Making the Grade: Links for Parents of Kids with Special Needs

September 18, 2016 504 Plan, early intervention, Education, ESL, homeschool, IEP, Jennifer B., pre-school, public school, September 2016 Feature - Back to School 0 Comments

It’s September which means school is back in session. And this month at No Hands But Ours, it’s all about Education. From IEPs to OT, from homeschooling to Early Intervention, we’re covering the gamut of educational topics and how they relate to the unique needs of the children who have joined our families through adoption.


nhboschool
……………..

“There needs to be a lot more emphasis on what a child
can do instead of what he cannot do.”

Dr. Temple Grandin


It’s that time of year again. The time of year when backpacks and school buses appear, but along with the excitement of back to school comes one of the biggest concerns on the minds of the moms and dads parenting children with special needs – special education. Knowing that all of the abbreviations, acronyms, and aspects can be overwhelming, and that navigating the education system is no easy task, I took to Google to find the best links and resources on the interweb.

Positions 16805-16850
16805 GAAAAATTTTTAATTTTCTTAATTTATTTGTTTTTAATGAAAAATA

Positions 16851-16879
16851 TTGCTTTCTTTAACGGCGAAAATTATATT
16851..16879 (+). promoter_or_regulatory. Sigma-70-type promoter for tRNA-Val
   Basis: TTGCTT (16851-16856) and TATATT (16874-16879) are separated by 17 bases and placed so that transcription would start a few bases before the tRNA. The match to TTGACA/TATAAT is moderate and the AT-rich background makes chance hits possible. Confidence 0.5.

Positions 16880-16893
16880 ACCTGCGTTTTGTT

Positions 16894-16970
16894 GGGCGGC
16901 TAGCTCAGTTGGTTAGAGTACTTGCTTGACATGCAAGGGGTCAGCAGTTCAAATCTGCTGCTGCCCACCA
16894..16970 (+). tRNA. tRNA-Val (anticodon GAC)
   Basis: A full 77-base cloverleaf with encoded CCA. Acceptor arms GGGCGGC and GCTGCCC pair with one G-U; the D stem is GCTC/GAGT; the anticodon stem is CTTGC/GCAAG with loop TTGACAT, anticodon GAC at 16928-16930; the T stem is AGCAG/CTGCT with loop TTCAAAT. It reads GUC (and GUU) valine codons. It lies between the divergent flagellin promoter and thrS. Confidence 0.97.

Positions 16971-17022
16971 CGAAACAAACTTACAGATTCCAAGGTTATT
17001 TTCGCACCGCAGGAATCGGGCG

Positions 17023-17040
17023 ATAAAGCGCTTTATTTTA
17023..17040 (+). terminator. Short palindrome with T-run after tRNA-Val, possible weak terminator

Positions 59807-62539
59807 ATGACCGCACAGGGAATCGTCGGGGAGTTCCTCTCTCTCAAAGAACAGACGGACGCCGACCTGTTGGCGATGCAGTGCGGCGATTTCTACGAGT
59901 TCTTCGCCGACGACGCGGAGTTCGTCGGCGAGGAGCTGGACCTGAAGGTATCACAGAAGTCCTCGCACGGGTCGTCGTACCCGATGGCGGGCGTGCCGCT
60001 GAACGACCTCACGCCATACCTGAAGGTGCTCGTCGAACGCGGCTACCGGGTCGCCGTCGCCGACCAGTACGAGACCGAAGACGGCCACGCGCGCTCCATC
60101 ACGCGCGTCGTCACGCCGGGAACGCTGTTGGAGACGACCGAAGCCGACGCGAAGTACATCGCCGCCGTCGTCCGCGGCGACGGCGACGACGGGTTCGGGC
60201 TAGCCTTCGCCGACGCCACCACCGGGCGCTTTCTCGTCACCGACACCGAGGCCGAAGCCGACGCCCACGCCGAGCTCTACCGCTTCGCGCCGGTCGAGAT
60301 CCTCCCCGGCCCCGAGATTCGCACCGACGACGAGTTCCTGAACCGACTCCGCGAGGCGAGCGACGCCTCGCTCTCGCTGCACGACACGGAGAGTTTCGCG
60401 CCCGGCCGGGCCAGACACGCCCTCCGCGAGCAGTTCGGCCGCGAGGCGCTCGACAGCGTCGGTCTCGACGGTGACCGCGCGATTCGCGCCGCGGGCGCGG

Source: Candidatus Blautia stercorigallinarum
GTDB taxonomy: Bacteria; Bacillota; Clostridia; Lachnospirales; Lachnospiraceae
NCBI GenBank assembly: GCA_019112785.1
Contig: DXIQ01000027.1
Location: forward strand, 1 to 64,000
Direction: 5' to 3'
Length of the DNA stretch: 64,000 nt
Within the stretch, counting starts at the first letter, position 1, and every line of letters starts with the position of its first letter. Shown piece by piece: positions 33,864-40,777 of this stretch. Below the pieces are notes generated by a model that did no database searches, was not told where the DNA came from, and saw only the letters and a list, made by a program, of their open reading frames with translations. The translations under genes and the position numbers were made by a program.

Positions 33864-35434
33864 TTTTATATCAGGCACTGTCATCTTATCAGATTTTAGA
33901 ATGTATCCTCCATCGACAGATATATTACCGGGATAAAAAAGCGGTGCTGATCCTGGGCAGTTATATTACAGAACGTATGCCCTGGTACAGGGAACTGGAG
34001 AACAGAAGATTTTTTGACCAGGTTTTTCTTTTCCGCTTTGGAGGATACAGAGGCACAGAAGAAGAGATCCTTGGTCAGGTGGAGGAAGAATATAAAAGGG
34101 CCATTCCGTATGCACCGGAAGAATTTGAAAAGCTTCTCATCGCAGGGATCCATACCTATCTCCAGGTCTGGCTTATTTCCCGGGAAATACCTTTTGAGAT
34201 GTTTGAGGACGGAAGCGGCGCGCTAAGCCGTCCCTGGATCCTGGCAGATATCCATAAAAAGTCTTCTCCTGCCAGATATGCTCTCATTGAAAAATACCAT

I’ve searched countless phrases and keywords, combed through hundreds of links, and scanned a myriad of websites and the results are two great big posts of education links. In this first post we cover general resources, special education law, IDEA, LRE, getting started, evaluation and testing, IEPs, 504 plans, BIPs, and early intervention. In the second post I’ll cover SPD, ELL, therapies, transition, accommodations/modifications, and links for educators.

I hope these resources help all of the adoptive special needs parents who strive, fight, and advocate everyday for the absolute best for their children. Happy clicking!


Overview of Special Education Law

“Two of the main laws that help fund special education and protect the rights of students with disabilities are the Individuals with Disabilities Education Act (IDEA) and Section 504 of the Rehabilitation Act (often just called Section 504). The IDEA was originally passed in 1975 to make sure that children with disabilities have the opportunity to receive a free, appropriate public education, just like other children. IDEA requires that special education and related services be made available to every eligible child with a disability. Section 504, on the other hand, is a civil rights law that protects children with disabilities from discrimination.